September 1, 2015

Review: Pride and Prejudice by Jane Austen

The book was first published in 1813. At that time, women were expected to stay home without a chance to get involve in politics or careers. Jane Austen herself was never given credit for being the author of any of her works while she was alive. Through this book, she illustrated the condition of women who had to marry for economic security and social status during the late 18th and early 19th centuries in England. Seriously, I pitied how women were treated back then.

The main character of the story is Elizabeth Bennet, an independent, hardheaded, and outspoken young girl. She believes in love and refuses to marry someone just to get a better economic and social status. Her character resembles a modern woman- I personally think that she was born in the wrong era. Other female characters of the story are pretty sure typical England women at the time.

Jane, Elizabeth, Mary, Kitty and Lidya are five unmarried daughters of the Bennets. Their mom is desperate to see them all married. Elizabeth or Lizzie misjudges a wealthy man named Mr. Darcy upon his appearance. She considers him as an arrogant person after refusing to dance with her in a ball. On the other hand, Mr. Darcy finds himself attracted to the charm and intelligence of Elizabeth. These two later meet several times due to the relationship between Jane and Mr. Bingley, Mr. Darcy’s dearest friend.

Long story short, Elizabeth meets Wickham, a handsome young soldier. She finds herself attracted to Wickham who apparently is slightly related to Mr. Darcy. Wickham tells Elizabeth about Darcy’s cruelty in cheating him out of an inheritance. Keeping that story in her mind, Elizabeth refuses Darcy’s proposal of marriage when they meet again. She tells Darcy her thought about him, accuses him for steering Bingley away from Jane and blames him for disinheriting Wickham. Darcy leaves in silent. He later delivers a letter to Elizabeth, explaining that he steered Bingley away from Jane just because he thought Jane show no interest in Bingley. He also explains that Wickham is a complete liar and once attempted to elope with his sister.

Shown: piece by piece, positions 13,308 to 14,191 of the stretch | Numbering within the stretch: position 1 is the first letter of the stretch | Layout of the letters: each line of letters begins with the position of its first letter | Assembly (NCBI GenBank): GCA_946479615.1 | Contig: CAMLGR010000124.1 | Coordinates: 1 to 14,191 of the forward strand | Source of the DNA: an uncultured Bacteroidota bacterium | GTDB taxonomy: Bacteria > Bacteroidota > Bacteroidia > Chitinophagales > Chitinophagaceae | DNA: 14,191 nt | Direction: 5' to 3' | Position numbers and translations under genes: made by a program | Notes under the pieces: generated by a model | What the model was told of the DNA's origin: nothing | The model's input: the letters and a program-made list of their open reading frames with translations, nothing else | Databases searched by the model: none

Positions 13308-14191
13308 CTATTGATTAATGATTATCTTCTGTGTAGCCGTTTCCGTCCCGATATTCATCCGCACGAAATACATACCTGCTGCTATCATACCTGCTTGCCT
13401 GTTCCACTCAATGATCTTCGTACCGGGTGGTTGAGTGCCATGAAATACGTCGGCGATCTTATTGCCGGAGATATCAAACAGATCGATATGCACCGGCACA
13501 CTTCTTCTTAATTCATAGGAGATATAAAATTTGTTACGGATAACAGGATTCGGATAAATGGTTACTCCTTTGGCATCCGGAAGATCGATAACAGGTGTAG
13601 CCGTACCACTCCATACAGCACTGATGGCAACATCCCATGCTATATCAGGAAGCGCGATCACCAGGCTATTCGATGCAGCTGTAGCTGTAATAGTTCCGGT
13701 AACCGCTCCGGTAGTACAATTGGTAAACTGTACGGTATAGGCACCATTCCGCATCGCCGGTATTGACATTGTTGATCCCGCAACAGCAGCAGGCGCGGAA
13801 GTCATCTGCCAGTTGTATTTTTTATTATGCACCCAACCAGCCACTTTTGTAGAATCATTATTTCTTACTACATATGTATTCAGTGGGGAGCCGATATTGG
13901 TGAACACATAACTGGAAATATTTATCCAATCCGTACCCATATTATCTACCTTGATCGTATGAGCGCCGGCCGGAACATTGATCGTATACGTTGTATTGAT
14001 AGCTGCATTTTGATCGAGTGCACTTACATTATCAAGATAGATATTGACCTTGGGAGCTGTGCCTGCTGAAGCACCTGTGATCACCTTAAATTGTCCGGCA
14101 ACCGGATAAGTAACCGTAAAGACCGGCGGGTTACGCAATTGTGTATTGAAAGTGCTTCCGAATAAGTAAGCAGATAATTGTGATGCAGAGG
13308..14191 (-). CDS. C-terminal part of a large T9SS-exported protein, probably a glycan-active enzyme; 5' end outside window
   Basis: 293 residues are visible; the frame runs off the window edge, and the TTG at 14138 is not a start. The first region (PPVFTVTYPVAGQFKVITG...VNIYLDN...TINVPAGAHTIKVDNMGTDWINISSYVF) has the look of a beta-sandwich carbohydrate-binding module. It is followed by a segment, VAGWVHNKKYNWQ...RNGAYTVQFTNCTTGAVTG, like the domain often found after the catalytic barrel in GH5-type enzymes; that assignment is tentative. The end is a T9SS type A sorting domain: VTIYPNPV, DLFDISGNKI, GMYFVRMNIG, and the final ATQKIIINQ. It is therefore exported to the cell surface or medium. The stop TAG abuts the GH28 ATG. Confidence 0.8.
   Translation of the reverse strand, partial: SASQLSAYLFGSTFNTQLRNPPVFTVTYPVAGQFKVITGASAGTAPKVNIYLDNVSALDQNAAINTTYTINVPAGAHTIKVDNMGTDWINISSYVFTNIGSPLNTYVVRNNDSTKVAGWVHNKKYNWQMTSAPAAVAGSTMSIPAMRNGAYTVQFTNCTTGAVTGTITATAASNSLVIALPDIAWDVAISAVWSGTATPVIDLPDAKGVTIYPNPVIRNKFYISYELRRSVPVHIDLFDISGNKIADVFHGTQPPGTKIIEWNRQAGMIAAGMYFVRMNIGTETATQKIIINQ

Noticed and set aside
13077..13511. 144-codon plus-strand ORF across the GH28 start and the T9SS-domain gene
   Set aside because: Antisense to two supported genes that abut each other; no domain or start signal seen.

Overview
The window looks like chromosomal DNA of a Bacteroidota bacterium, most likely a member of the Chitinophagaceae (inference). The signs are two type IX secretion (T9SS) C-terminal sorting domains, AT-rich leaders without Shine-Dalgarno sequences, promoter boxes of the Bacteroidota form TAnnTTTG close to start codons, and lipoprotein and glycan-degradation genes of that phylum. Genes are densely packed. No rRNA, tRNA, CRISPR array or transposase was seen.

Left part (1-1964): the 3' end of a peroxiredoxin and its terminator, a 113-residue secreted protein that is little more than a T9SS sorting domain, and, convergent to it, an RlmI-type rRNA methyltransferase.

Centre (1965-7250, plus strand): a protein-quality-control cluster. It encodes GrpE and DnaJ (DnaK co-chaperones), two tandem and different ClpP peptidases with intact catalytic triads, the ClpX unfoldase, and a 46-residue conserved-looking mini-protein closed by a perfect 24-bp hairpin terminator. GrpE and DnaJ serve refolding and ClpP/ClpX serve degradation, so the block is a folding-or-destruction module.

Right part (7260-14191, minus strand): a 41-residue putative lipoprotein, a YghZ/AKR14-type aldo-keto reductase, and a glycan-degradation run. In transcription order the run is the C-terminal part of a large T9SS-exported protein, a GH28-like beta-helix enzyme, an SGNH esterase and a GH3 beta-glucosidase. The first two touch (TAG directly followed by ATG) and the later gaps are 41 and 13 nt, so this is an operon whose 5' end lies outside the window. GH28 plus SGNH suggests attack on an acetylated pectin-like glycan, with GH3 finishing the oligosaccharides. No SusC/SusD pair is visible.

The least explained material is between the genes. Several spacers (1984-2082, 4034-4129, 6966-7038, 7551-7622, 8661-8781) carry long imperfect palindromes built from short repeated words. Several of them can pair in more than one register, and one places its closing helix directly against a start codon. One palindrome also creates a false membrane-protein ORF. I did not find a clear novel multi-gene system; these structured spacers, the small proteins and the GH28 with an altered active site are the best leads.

The letter has a big impact on Elizabeth’s feeling towards Darcy. After returning home for a while, she travels again with her relatives where they pass the Pemberley, Darcy’s estate. She knows that Darcy is away at the moment and decides to pay a visit to his residence, hearing how wonderful and generous he is from his servants. Out of her expectation, Darcy arrives and invites Elizabeth to meet his sister. When there is a problem caused by her sister, Lidya, and Wickham, Darcy generously helps the Bennets. Long story short (again- like, seriously it is a long story!), Elizabeth and Darcy walk together where he tells her that his feelings have not altered since the spring. He proposes again and this time Elizabeth accepts his proposal.

The character that I love the most is Mr. Darcy. He expresses himself more to show his love to Elizabeth. Every now and then, he helps her in so many ways and needs no credit for it. I hate Mrs. Bennet more than anyone in this novel. She practically makes her daughters’ marriages as a business. She is cheap and inconsiderate.

Jane Austen beautifully illustrated the essence of true love through her writing. The story could not have been more engaging. Those who read classics know that the language used can be very hard to understand, but I think Austen’s writing is not a whole lot different from the way we use the language today. The dialogue in the novel is delightful through out. The plots of the story remain relevant, no matter how many years go by since Austen had written it.

Rate: 9.5/10

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